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Within and between estimates in random-effects models: Advantages and drawbacks of correlated random effects and hybrid models

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  • Reinhard Schunck

    () (University of Bielefeld)

Abstract

Correlated random-effects (Mundlak, 1978, Econometrica 46: 69–85; Wooldridge, 2010, Econometric Analysis of Cross Section and Panel Data [MIT Press]) and hybrid models (Allison, 2009, Fixed Effects Regression Models [Sage]) are attractive alternatives to standard random-effects and fixed-effects models because they provide within estimates of level 1 variables and allow for the inclusion of level 2 variables. I discuss these models, give estimation examples, and address some complications that arise when interaction effects are included. Copyright 2013 by StataCorp LP.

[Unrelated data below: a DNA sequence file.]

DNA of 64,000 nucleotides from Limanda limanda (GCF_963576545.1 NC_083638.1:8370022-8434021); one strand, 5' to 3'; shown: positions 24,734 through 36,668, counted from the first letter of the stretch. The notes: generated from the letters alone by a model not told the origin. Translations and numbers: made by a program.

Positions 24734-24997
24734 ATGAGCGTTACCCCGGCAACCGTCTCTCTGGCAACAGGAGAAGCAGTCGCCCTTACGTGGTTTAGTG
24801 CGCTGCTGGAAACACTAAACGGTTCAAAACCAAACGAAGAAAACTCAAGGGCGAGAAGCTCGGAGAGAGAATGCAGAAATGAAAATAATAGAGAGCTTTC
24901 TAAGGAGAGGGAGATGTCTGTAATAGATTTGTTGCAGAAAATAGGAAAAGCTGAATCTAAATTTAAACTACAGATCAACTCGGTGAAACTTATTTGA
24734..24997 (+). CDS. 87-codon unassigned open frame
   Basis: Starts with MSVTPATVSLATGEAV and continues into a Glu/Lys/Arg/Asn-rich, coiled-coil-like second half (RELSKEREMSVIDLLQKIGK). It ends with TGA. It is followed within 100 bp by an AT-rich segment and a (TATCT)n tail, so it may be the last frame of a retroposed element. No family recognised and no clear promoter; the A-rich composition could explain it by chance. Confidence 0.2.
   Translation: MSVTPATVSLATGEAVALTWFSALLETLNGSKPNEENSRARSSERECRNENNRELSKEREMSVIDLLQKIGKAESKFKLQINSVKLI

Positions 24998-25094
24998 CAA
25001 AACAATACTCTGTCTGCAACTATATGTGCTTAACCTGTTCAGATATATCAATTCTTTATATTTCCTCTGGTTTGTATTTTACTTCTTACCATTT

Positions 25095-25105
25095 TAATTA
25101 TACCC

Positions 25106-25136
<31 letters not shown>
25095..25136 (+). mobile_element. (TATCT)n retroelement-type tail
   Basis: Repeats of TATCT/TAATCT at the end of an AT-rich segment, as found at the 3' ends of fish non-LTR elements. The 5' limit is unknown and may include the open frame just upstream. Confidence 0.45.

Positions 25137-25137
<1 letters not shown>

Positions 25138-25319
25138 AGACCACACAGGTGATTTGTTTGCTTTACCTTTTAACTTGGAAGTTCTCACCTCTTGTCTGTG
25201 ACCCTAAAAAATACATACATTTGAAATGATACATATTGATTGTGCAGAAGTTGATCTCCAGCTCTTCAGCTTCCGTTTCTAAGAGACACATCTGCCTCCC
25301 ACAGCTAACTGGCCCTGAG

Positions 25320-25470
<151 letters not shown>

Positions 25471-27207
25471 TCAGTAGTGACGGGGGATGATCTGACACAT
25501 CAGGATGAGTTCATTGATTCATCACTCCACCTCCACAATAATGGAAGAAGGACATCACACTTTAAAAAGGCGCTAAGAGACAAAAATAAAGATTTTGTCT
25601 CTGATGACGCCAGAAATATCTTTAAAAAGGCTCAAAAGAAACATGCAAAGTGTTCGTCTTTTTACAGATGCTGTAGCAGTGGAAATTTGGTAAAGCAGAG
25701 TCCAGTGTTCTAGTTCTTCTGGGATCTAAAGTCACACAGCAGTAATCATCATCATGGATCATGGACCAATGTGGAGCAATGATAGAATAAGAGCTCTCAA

Suggested Citation

  • Reinhard Schunck, 2013. "Within and between estimates in random-effects models: Advantages and drawbacks of correlated random effects and hybrid models," Stata Journal, StataCorp LP, vol. 13(1), pages 65-76, March.
  • Handle: RePEc:tsj:stataj:v:13:y:2013:i:1:p:65-76
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    References listed on IDEAS

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    1. Jeffrey M Wooldridge, 2010. "Econometric Analysis of Cross Section and Panel Data," MIT Press Books, The MIT Press, edition 2, volume 1, number 0262232588, December.
    2. Jason Abrevaya, 2006. "Estimating the effect of smoking on birth outcomes using a matched panel data approach," Journal of Applied Econometrics, John Wiley & Sons, Ltd., vol. 21(4), pages 489-519.
    3. Robert L. Kaufman, 1993. "Decomposing Longitudinal from Cross-Unit Effects in Panel and Pooled Cross-Sectional Designs," Sociological Methods & Research, , vol. 21(4), pages 482-504, May.
    4. Mundlak, Yair, 1978. "On the Pooling of Time Series and Cross Section Data," Econometrica, Econometric Society, vol. 46(1), pages 69-85, January.
    5. Hausman, Jerry A. & Taylor, William E., 1981. "A generalized specification test," Economics Letters, Elsevier, vol. 8(3), pages 239-245.
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